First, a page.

In this section, results are presented based on experiments conducted with the QG potential vorticity (PV) model described in Marshall and Molteni (1993). The resolution used is T21 spectral truncation and three levels in the vertical (corresponding to 800, 500, and 200 hPa). The model forcing is composed of specified source terms of PV that are spatially varying but temporally constant and correspond to Northern Hemisphere winter climatology. The model has three types of dissipative forcing that are discussed in detail in Molteni (1994).

The QG model uses typically a 40-min time step. To obtain the initial conditions for these experiments, the model is first integrated for 100 days using this time step. The last day of the integration is used as the starting point for multiple 100-day integrations with time steps varying from 1.25 to 180 min. The integration with the highest temporal resolution (1.25 min) is taken as the control integration.

The error (difference) between the control integration and the integrations with coarser time steps is shown as a function of forecast time for the first 50 days in Fig. 4. For the QG model the error is defined as the length of the vector difference between the control-state vector and the state vector from the longer time step integration. The state vector, in this case, is the nondimensional streamfunction,2 although results using a kinetic energy metric are similar. The integration with the coarsest temporal resolution (180 min) diverges significantly from the control integration after 10 days and this difference reaches saturation at around 20 days. For the integration with the 2.5-min time step, divergence from the control occurs much later, after approximately 40 days, reaching saturation at around 50 days. Apparent in Fig. 4 is the regular interval between the decoupling times for the different time steps. In fact, the evolution of the decoupling time, chosen as when the error becomes greater than 2 × 10−3 (note that the error saturates approximately at 5 × 10−2) exhibits a log relationship with the time step in qualitative agreement with the results obtained for the Lorenz equations.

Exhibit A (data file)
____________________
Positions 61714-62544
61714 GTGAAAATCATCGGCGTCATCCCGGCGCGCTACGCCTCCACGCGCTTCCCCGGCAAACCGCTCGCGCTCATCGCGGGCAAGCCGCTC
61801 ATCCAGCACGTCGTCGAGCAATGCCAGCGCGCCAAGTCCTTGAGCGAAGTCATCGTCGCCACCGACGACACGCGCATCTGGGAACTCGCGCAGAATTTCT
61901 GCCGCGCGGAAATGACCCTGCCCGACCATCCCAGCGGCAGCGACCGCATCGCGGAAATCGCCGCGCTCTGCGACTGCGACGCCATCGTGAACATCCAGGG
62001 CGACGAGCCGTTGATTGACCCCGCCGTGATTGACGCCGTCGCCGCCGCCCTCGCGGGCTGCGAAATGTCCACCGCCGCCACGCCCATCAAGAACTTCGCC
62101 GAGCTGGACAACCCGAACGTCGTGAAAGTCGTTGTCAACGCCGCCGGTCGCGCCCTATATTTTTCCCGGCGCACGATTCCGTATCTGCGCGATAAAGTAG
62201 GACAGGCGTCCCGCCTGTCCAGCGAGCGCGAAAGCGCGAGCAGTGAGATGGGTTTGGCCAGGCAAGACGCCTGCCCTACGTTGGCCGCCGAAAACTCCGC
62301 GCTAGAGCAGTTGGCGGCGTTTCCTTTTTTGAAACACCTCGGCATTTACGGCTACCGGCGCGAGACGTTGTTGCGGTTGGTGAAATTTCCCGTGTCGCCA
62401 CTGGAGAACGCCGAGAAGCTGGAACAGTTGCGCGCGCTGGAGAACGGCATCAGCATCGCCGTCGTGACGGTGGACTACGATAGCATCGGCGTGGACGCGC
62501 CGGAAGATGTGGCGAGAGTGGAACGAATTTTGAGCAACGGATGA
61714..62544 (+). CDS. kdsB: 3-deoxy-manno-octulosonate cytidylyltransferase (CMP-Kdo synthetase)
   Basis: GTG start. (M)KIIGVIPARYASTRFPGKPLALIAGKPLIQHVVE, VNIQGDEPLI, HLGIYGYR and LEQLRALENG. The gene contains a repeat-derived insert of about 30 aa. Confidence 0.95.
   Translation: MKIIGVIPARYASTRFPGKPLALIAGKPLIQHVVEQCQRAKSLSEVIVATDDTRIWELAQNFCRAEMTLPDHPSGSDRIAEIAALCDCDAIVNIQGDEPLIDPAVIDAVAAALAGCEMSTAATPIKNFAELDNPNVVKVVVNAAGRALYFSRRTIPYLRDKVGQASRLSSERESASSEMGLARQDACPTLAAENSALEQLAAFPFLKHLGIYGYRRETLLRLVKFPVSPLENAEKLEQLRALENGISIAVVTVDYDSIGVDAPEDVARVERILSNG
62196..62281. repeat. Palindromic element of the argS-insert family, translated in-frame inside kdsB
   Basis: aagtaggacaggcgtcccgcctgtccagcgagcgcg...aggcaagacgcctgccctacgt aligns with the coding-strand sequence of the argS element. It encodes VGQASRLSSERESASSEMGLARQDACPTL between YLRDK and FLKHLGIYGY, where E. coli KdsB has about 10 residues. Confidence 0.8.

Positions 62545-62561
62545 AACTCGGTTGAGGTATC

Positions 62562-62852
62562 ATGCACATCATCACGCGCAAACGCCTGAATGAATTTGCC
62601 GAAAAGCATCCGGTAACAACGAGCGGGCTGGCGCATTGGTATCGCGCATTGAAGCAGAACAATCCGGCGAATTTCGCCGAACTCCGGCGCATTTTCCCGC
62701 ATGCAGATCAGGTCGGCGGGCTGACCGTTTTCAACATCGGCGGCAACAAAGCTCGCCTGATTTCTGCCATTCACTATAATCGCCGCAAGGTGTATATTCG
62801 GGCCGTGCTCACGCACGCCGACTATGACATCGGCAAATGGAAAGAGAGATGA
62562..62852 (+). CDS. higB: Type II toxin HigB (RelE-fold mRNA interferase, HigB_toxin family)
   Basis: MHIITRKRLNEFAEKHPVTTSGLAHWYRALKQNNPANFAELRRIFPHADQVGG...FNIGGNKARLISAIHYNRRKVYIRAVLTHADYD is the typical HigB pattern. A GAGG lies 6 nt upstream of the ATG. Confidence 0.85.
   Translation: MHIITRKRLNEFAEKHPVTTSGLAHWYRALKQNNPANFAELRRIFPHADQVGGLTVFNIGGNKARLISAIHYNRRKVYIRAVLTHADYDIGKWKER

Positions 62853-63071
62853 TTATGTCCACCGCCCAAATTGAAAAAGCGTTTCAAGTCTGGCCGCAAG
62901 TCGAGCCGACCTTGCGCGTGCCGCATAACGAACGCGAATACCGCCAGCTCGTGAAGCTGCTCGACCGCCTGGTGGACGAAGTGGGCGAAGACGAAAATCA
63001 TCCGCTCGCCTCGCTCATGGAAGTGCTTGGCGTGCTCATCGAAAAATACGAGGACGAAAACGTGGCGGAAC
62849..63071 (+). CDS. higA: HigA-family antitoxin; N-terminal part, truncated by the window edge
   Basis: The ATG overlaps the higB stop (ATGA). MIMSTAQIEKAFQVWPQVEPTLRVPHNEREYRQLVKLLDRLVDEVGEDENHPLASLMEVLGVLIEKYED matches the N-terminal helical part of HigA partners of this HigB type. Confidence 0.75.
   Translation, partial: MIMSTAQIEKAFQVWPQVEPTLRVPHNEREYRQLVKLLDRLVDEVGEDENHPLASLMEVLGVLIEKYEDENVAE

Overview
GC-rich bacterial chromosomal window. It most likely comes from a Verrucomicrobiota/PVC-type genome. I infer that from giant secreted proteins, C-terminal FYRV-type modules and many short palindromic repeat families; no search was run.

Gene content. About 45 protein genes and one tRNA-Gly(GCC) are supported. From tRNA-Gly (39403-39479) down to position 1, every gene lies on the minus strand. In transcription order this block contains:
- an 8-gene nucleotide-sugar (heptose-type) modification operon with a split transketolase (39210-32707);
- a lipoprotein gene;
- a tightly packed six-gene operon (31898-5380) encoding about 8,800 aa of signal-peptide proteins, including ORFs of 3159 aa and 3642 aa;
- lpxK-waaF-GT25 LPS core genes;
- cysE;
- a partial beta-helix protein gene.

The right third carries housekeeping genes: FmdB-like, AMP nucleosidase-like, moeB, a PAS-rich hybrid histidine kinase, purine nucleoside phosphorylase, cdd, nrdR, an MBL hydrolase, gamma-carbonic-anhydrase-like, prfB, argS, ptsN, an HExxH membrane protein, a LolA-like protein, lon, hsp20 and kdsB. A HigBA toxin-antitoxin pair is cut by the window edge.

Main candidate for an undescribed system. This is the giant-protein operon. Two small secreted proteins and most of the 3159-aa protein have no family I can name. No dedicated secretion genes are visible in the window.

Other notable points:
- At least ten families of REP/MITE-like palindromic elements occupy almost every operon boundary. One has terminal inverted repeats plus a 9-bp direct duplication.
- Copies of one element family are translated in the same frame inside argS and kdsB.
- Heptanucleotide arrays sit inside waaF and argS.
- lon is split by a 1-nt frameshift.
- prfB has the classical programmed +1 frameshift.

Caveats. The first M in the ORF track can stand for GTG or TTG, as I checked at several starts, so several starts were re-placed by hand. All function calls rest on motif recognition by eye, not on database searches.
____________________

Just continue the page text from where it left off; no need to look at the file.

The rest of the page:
Fig. 4.